WASHINGTON-A top scientist today warned the House Armed Services Committee America remains vulnerable to a "catastrophe" from a nuclear electromagnetic pulse attack that could be launched with plausible deniability by hostile rogue nations or terrorists.William R. Graham, chairman of the Commission to Assess the Threat to the United States from Electromagnetic Pulse (EMP) Attack and the former national science adviser to President Reagan, testified before the committee while presenting a sobering new report on "one of a small number of threats that can hold our society at risk of catastrophic consequences."It is the first report from the commission since 2004 and identifies vulnerabilities in the nation's critical infrastructures, "which are essential to both our civilian and military capabilities."Not taking the steps necessary to reduce the threat in the next three to five years "can both invite and reward attack," Graham told the committee.The scariest and most threatening kind of EMP attack is initiated by the detonation of a nuclear weapon at high altitude in the range of 25 to 250 miles above the Earth's surface. The immediate effects of EMP are disruption of, and damage to, electronic systems and electrical infrastructure. Such a detonation over the middle of the continental U.S. "has the capability to produce significant damage to critical infrastructures that support the fabric of U.S. society and the ability of the United States and Western nations to project influence and military power," said Graham."Several potential adversaries have the capability to attack the United States with a high-altitude nuclear weapon-generated electromagnetic pulse, and others appear to be pursuing efforts to obtain that capability," said Graham. "A determined adversary can achieve an EMP attack capability without having a high level of sophistication. For example, an adversary would not have to have long-range ballistic missiles to conduct an EMP attack against the United States. Such an attack could be launched from a freighter off the U.S. coast using a short- or medium-range missile to loft a nuclear warhead to high altitude. Terrorists sponsored by a rogue state could attempt to execute such an attack without revealing the identity of the perpetrators. Iran, the world's leading sponsor of international terrorism, has practiced launching a mobile ballistic missile from a vessel in the Caspian Sea. Iran has also tested high-altitude explosions of the Shahab-III, a test mode consistent with EMP attack, and described the tests as successful. Iranian military writings explicitly discuss a nuclear EMP attack that would gravely harm the United States. While the commission does not know the intention of Iran in conducting these activities, we are disturbed by the capability that emerges when we connect the dots."Graham reminded the committee even smaller nuclear weapons can create massive EMP effects over wide geographic areas. He also pointed out that United Nations investigators recently found that "the design for an advanced nuclear weapon, miniaturized to fit on ballistic missiles currently in the inventory of Iran, North Korea and other potentially hostile states, was in the possession of Swiss criminals affiliated with the A.Q. Khan nuclear smuggling network."Theoretically, an EMP attack is devastating because of the unprecedented cascading failures of major infrastructures that could result. Because of America's heavy reliance on electricity and electronics, the impact would be far worse than on a country less advanced technologically. Graham and the commission see the potential for failure in the financial system, the system of distribution for food and water, medical care and trade and production."The recovery of any one of the key national infrastructures is dependent upon the recovery of others," he said. "The longer the outage, the more problematic and uncertain the recovery will be. It is possible for the functional outages to become mutually reinforcing until at some point the degradation of infrastructure could have irreversible effects on the country's ability to support its population."Graham took the EMP debate out of the realm of science fiction by reminding the committee that as recently as May 1999, during the NATO bombing of Yugoslavia, Russian leaders threatened a U.S. congressional delegation with the specter of such an attack that would paralyze the U.S.He also quoted James J. Shinn, assistant secretary of defense for Asian and Pacific Security, who two weeks ago told the same House committee that China's arms buildup includes exotic experiments with electromagnetic weapons that can devastate electronics with bursts of energy similar to those produced by a nuclear blast."The consequence of EMP is that you destroy the communications network," Shinn said. "And we are, as you know, and as the Chinese know, heavily dependent on sophisticated communications, satellite communications, in the conduct of our forces. And so, whether it's from an EMP or it's some kind of a coordinated [anti-satellite] effort, we could be in a very bad place if the Chinese enhanced their capability in this area."Graham says terrorists who get their hands on one or a few unsophisticated nuclear weapons might well calculate they could get the most bang for their buck from attempting an EMP attack.Recovery from a widespread EMP attack could take months or years, Graham warned. The fact that key components of the U.S. electrical grid are not even manufactured in America and must be ordered a year in advance from foreign suppliers suggests just how complicated and time-consuming recovery might be. The high state of automation within America's utilities further complicates recovery. There just might not be sufficient trained manpower available to get the job done in a timely way."The commission's view is that the federal government does not today have sufficient human and physical assets for reliably assessing and managing EMP threats," said Graham. "The commission reviewed current national capabilities to understand and to manage the effects of EMP and concluded that the U.S. is rapidly losing the technical competence and facilities that it needs in the government, the national laboratories and the industrial community."Graham said it's not too late for Congress to take the bull by the horns and take the steps necessary to prepare for the threat – and thereby reduce it."A serious national commitment to address the threat of an EMP attack can lead to a national posture that would significantly reduce the payoff for such an attack and allow the United States to recover from EMP, and from other threats, man-made and natural, to the critical infrastructures," said Graham.Graham's predecessor as chairman of the commission had equally tough words on the impact of the EMP threat."Their effects on systems and infrastructures dependent on electricity and electronics could be sufficiently ruinous as to qualify as catastrophic to the nation," Lowell Wood, acting chairman of the commission, told members of Congress in 2005.The commission's previous report went so far as to suggest, in its opening sentence, that an EMP attack "might result in the defeat of our military forces."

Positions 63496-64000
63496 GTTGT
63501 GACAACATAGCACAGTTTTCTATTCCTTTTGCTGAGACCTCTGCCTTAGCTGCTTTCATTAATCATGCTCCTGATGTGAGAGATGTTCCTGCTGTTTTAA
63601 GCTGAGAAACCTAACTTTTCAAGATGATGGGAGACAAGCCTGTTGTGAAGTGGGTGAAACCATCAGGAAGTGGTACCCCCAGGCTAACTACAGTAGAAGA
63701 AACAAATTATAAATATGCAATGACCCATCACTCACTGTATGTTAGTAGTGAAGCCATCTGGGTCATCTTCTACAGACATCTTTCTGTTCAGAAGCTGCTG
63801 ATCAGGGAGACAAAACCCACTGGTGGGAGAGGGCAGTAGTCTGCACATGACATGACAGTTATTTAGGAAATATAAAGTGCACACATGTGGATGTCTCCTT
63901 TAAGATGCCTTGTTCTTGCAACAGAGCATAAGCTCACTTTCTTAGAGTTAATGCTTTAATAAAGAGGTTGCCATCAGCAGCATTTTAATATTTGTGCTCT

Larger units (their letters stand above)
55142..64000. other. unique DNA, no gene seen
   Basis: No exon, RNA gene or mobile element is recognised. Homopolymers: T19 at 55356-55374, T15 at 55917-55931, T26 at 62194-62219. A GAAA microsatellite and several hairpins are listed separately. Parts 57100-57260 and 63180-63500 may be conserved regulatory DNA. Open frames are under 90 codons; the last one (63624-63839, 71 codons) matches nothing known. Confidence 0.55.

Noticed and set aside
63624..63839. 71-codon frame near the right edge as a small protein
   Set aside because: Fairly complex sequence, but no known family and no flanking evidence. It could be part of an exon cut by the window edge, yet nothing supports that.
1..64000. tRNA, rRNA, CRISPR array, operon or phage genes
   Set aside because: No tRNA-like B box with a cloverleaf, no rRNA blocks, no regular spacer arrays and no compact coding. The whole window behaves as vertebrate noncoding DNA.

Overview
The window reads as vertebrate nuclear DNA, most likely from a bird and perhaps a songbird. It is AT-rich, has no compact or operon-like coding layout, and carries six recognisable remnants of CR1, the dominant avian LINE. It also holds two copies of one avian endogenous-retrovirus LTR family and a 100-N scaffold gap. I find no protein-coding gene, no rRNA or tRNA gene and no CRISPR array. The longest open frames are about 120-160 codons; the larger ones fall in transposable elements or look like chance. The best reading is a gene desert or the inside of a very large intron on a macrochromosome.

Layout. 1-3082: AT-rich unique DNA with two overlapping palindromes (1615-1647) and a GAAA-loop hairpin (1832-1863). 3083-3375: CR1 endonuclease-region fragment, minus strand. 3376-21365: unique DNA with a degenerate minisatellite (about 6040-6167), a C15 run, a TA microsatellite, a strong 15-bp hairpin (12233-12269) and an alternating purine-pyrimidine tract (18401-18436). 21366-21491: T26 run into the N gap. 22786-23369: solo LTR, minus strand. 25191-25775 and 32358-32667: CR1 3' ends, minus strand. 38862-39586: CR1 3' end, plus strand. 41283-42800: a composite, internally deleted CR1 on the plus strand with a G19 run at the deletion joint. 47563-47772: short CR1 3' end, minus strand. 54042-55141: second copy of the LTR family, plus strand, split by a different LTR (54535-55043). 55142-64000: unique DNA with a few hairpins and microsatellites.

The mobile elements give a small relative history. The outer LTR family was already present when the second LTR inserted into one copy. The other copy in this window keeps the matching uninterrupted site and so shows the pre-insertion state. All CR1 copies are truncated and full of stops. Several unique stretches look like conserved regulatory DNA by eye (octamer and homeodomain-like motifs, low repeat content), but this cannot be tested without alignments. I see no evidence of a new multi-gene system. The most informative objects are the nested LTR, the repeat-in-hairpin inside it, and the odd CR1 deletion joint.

As in the days of Noah...